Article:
Jul 302012
 

I am appreciative of the new site MedalCount.com, done by Animal. The site does what it says on the tin: It keeps track of medals won by countries at the Olympics.

You can pick up to four countries on your “watch list.” There’s no Facebook or Twitter integration, you can’t earn badges, you don’t have to decipher a captcha, you just get numbers of medals. I don’t even think you can click through to see which sport the medals were won in.

It’s mildly zen. And I like it.

Jul 272012
 

One man knows.  He had a conversation with himself, 20 years in the past.

Let me explain.

In 1992, Jeremiah MacDonald videotaped a message to himself.  That videotape sat dormant for 20 years.  MacDonald moved around, as one does in their early adulthood, but always that video traveled with him.  Finally, at age 32, he sat down and watched it.

Perhaps it is no small coincidence that MacDonald is now an animator and filmmaker.  Coincidence or no, he has used these skills to put together a conversation between his two selves, 20 years apart.

The result is funny and sweet and, somehow, just a little bit sad.

What would you tell your younger/older self?

 

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Jul 262012
 

So, this is the pool at the Holiday Inn in Shanghai. Looks like one of those “endless” lap pools, where there is just room enough for one person, continually swimming against oncoming water.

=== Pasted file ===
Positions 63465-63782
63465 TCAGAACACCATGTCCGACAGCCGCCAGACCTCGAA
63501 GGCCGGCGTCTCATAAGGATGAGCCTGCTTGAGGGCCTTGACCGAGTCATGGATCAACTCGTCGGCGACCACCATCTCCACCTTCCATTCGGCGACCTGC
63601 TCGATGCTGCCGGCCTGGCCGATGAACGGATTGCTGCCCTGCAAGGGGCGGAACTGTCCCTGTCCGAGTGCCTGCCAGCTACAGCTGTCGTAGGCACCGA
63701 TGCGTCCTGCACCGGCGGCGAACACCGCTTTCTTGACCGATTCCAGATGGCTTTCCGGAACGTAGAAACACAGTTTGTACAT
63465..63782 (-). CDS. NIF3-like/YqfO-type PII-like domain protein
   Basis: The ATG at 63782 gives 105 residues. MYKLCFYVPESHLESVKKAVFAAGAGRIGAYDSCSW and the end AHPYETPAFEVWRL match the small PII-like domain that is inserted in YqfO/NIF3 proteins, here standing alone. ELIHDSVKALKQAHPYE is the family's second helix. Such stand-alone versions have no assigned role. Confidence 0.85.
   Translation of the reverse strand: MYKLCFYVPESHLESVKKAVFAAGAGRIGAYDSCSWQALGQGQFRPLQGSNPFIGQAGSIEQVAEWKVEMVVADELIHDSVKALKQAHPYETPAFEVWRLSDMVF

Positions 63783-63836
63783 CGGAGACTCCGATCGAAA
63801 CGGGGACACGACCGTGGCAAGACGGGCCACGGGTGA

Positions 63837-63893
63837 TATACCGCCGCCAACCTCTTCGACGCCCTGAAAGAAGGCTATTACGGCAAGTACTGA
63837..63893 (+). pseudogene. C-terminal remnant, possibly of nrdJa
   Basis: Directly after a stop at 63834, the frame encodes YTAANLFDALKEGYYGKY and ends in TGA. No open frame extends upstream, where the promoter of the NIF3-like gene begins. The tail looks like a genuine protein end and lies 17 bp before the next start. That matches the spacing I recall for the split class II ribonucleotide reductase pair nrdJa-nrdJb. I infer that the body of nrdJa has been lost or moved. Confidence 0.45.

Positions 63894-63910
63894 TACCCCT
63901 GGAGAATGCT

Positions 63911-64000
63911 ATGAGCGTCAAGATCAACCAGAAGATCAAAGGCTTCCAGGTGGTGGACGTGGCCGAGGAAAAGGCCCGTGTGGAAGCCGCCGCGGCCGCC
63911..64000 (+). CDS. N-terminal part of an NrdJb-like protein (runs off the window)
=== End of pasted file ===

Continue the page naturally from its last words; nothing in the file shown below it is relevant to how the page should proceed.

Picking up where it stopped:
But yikes, what a view! The glass-bottomed pool extends outside of the building, and you’d be staring straight down.

*shudder*

24th Floor Swimming Pool at the Holiday Inn, Shanghai « CubeMe.

Jul 252012
 

What happens when you try to make music with musicians around the world?  Magic, if you are anything like the folks behind Playing For Change.  With a mobile recording studio, they travel the world creating collaborations and musical partnerships in the hopes of connecting the world through music.

A lofty goal perhaps, but the results — regardless of whether the world is more connected or not — are wonderful.

Check it out:

 

“Stand by Me” performed by musicians around the world from SKAT on Vimeo.

Jul 252012
 


Charlie LeDuff golfs the length of Detroit

I meant to watch the video above when it first circulated, earlier this month. But, in the nature of the Internet, newer shinier things came along, and my attention span isn’t what it used to be.

Then I spotted a bit of an analysis on the video, which I read, and which re-sparked my interest in watching the video. So I did.

It was worth it, in an entertaining way, although I didn’t really learn much about Detroit that I didn’t already know.